Opus 88 re-imagines the Rubáiyát of Omar Khayyám
A “Rubáiyát”, in Persian poetry, is a verse form consisting of four-line stanzas. The term was familiarised to the world by Edward Fitz Gerald whose translation of the quatrains (rubāʿiyāt) attributed to the astronomer-poet of Persia Omar Khayyam (1048-1131) bore the title Rubáiyát of Omar Khayyám and is revered to date by connoisseurs from around the world.
Opus 88 calling the clear demonstrator “Omar” does not come as a surprise then, as it too has all the four characteristic lines that makes it a rubāʿiyāt fit forthe appreciation of aficionados. And this is in addition to the Omar coming from the House of Opus 88, which is fast becoming a name to reckon with as a manufacturer of quality writing instruments in the world, steadily offering one winner after the other. Obsessed with fountain pens as I am, I am tempted to call the Omar a poem – something I am sure that you will empathise with, once you look and feel the pen.
The first line of the four-line epic called the Opus 88 Omar is that, the pen is a Clear demonstrator – built after a fashion that the “here and now” generation finds appealing. That it is a resin eyedropper filler is a kind of a counterbalance, one that appeals to us ancient mariners, the pen effectively bridging the gap between the past and the future. The Opus holds an insane amount of ink in its belly (upward of 3.6 ml) and is thus destined to write like, forever. The glass eyedropper that comes packed in the box is another thoughtful little touch that has “we care” written all over it, making the ink filling operation as seamlessly integrated and hassle free as possible.
The second line makes the Opus 88 Omar, the rubāʿiyāt if you may such a time-less beauty, is the piston filled shut off system that has been incorporated, which makes it virtually spill proof. The piston knob at the end of the barrel can be effectively used to increase or decrease the airflow to the nib allowing the ink to flow as mellifluously as the words of Omar Khayyám. And to make things even better, there is a tiny o-ring as added precaution, another one of those little touches that make Opus 88 products stand out in the crowd.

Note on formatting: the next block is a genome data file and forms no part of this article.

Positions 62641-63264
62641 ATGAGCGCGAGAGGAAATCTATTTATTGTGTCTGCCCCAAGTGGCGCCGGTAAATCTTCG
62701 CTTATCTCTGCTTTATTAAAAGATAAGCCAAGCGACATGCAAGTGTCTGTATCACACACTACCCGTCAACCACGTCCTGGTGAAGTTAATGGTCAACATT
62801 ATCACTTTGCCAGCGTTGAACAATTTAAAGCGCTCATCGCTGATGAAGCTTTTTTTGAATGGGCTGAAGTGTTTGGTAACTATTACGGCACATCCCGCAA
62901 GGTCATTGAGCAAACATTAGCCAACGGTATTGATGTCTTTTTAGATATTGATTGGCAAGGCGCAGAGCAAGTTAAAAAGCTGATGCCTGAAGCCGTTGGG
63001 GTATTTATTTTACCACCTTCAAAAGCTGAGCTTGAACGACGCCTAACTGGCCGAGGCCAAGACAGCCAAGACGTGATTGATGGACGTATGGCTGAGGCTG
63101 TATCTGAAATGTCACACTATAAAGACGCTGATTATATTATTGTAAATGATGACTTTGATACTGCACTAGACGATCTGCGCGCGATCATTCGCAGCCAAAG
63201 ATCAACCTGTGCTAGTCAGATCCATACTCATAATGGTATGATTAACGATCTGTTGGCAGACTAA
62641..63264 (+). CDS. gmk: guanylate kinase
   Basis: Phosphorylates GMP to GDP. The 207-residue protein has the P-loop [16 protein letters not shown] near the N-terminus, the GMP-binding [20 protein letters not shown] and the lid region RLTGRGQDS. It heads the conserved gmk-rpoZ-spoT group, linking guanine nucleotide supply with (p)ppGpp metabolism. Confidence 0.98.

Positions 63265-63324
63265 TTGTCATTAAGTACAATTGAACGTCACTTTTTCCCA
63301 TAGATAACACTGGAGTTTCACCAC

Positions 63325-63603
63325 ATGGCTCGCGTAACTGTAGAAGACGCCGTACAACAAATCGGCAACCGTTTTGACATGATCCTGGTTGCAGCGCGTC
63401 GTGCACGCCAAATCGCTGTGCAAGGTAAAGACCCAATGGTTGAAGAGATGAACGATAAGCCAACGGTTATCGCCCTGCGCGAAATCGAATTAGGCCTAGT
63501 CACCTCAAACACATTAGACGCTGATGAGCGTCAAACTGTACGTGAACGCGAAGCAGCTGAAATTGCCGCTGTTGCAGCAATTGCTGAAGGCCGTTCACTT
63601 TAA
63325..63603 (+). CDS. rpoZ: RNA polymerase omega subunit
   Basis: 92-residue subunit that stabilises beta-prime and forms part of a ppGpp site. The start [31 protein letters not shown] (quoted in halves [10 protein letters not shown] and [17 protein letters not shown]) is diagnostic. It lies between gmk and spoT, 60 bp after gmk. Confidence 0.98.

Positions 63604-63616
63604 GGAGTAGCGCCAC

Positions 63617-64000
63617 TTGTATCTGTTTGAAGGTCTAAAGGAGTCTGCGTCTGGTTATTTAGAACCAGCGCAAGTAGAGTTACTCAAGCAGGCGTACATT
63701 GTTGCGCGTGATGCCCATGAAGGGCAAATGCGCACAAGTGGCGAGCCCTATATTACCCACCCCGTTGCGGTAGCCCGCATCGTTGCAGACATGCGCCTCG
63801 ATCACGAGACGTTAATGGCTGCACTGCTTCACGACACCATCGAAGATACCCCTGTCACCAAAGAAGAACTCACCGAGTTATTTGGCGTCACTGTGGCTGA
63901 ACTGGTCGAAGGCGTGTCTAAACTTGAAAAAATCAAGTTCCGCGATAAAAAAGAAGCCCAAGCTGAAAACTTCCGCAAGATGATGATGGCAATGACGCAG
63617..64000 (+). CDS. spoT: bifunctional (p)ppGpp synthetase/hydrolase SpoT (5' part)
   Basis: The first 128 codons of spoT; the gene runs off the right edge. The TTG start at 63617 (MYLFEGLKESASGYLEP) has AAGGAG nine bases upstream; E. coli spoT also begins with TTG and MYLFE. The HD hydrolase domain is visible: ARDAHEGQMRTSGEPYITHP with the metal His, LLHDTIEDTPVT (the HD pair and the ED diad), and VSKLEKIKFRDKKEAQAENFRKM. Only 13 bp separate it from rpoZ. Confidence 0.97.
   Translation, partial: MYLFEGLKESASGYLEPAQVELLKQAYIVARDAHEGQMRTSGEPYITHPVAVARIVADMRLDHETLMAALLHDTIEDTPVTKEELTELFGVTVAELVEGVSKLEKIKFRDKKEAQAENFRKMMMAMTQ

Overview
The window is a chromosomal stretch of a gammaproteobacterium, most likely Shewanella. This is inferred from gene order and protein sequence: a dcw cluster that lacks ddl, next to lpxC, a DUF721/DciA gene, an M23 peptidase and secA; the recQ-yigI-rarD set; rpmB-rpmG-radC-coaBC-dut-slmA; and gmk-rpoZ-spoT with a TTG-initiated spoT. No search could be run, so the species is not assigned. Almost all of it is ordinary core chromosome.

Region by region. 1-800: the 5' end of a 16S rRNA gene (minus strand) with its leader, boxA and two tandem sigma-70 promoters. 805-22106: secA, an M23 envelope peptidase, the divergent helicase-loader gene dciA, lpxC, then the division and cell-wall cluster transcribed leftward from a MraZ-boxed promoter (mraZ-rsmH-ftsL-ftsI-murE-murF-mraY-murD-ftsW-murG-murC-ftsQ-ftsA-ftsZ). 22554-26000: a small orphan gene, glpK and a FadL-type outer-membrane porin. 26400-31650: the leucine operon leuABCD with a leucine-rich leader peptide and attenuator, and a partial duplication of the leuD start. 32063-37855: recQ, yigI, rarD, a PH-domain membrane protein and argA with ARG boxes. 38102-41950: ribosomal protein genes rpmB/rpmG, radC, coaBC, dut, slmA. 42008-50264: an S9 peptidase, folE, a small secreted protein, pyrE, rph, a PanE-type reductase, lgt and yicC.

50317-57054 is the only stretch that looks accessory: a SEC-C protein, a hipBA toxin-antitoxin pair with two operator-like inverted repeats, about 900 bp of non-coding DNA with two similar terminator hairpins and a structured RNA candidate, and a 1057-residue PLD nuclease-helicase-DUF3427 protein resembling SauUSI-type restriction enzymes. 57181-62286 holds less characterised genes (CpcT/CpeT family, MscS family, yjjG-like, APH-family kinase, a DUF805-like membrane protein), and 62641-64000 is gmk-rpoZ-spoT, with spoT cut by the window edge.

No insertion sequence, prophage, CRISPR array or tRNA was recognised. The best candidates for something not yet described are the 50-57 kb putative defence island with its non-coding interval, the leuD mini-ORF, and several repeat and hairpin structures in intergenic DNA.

The third line is off course the Jowo nib which neither needs introduction, nor certificates. They are no-nonsense in an effective kind of way, they do the job assigned to them without burp, dryness or fatigue and are now the equivalent of regulation, mission-critical army supply. From the moment the pen is inked, the steel nibs (available in EF, F, M, B and Stub) start writing and have a steady flow that is neither too wet, nor too dry. Point is, like most nibs, they too may need a little tweaking to lead into your idiosyncrasies, but I guess that is more of an exception than the rule.
The fourth line, however, is the one that delivers the coup de grace, the knockout punch. The Opus 88 Omar is big and bulky: certainly not the weapon that is meant for either the dainty or the faint at heart. The length of the body of the Opus 88 Omar is a whopping 136.6 mm – the overall length (closed) being 149.5 mm, while, when posted, it is sheer NBA class going all the way to 180.4 mm. The weight of the Omar is 34.0 grams, the body alone weighing about 18 grams. The diameter of the pen at the grip section is 10.8 mm – the cap with clip being a healthy 21.0 mm. Petite, the Omar certainly is not!
Yes, there are fountain pen lovers who swear by the heavy and the bulky pen – going so far as to say the heavier the pen, the more comfortable it is to write with, in the longer run. They are quick on the draw and point out that once a particular pen blends into one’s grip, it leads to virtually fatigue free writing, especially to those who use their pens regularly, that too, to write miles. I am tempted to agree, as I too have this weakness for fountain pens that tend towards being well-fed. However, on the other extreme, I have had people who love their fountain pens no less, rubbish the whole argument in favour of the big and the bulky by calling it purely a phallic fallacy, explaining that the girth actually plays on some subconscious yearning that seeks refuge in the fountain pen, doing nothing to enhance the pleasure of writing, causing discomfiture and irritation, if nothing.
I guess I will not get drawn into the argument – both sides being vociferous in their denunciation of the other and rest my case by just stating that I love the Opus 88 Omar and the sound of its nib scratching on paper is sheer poetry to my ears. The shape, the size, the feel and the way the Omar rests on my fingers – its size notwithstanding – is, ah, like a … rubāʿiyāt?
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